Meaning of “mobility” in the English Dictionary

(Definition of “mobility” from the Cambridge Advanced Learner’s Dictionary & Thesaurus © Cambridge University Press)

"mobility" in American English

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mobilitynoun [ U ]

us /moʊˈbɪl·ɪ·t̬i/

the ability to move easily:

Because of severe arthritis, her mobility was limited.

(Definition of “mobility” from the Cambridge Academic Content Dictionary © Cambridge University Press)

"mobility" in Business English

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mobilitynoun [ U ]

uk /məˈbɪlɪti/ us

ECONOMICS the fact that it is easy for someone to change their situation, for example by doing different work, becoming part of a different social class, or moving to a different place:

Some employment systems require more flexibility and mobility than others.
class/social/economic mobility The government thinks higher education means more social mobility.
upward/downward mobility Widespread upward mobility has meant that mobile phones and automobiles are considered normal purchases.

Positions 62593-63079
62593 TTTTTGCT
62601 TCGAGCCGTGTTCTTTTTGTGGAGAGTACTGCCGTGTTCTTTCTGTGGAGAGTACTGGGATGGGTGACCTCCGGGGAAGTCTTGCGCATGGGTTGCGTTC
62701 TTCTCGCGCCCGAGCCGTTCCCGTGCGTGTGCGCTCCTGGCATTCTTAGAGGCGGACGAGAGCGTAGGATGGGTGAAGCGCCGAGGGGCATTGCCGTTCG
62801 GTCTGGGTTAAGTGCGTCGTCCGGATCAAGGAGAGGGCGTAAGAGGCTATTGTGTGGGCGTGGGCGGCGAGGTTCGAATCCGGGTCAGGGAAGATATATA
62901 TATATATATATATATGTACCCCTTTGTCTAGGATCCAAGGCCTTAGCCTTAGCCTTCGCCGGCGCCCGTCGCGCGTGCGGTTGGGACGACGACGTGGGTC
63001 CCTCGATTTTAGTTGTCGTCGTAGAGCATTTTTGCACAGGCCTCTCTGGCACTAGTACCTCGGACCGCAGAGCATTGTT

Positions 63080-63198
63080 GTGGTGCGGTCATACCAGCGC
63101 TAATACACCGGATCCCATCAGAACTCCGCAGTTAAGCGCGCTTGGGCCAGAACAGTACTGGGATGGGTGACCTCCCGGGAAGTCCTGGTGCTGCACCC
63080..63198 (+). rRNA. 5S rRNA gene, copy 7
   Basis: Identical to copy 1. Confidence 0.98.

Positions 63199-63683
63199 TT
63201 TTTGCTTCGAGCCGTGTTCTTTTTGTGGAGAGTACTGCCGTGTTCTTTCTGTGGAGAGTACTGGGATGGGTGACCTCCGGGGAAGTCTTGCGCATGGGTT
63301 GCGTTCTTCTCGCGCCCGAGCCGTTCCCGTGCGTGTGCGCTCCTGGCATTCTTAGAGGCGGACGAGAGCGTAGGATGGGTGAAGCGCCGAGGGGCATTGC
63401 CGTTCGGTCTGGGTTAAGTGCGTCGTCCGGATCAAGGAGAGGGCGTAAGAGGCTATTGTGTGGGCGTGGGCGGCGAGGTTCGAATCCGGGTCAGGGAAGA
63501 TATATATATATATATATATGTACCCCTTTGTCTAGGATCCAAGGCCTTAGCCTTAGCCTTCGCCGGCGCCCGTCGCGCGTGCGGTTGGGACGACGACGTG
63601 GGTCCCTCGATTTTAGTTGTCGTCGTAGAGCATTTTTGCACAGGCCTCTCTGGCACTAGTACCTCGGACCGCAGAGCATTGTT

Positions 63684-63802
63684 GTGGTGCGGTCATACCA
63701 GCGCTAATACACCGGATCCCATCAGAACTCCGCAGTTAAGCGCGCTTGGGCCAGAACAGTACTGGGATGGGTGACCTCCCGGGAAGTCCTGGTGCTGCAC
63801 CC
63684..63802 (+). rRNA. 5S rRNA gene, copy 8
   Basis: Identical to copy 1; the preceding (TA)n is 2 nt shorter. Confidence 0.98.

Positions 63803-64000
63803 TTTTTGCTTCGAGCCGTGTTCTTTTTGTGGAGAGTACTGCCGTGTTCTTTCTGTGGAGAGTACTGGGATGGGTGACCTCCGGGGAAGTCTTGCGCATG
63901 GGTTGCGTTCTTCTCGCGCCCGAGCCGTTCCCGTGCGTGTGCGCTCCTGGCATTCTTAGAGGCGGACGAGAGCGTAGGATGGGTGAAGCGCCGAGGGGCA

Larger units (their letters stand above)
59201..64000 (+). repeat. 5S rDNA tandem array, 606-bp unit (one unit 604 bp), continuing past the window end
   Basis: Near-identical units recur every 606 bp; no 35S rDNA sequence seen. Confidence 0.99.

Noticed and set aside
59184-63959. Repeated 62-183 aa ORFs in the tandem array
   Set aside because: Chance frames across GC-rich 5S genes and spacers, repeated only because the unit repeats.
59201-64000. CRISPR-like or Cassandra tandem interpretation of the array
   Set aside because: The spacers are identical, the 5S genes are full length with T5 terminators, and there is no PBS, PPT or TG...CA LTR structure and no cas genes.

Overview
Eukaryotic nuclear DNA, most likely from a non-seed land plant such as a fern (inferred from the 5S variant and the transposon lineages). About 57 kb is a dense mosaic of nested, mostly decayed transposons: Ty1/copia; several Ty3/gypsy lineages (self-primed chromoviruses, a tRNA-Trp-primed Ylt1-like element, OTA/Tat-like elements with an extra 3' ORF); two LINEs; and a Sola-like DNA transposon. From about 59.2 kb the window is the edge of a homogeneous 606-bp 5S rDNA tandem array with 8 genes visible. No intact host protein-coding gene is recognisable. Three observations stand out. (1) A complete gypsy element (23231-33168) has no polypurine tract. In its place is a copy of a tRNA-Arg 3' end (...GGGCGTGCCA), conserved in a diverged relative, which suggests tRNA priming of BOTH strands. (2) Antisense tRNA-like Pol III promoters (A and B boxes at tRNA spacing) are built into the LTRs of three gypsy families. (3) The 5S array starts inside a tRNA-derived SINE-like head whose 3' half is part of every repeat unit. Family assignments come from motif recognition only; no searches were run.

the fact that it is easy to move or transport something from one place to another, or to use it for a different purpose:

I prefer the mobility of a handheld camera.
In a world of capital mobility, bilateral trade figures don't really tell you very much.

IT, COMMUNICATIONS, E-COMMERCE the ability to have particular services available on a phone or a computer used while travelling from place to place, without being connected by wires:

Consumers are demanding mobility, so that they can have access to information wherever they are.


See also

(Definition of “mobility” from the Cambridge Business English Dictionary © Cambridge University Press)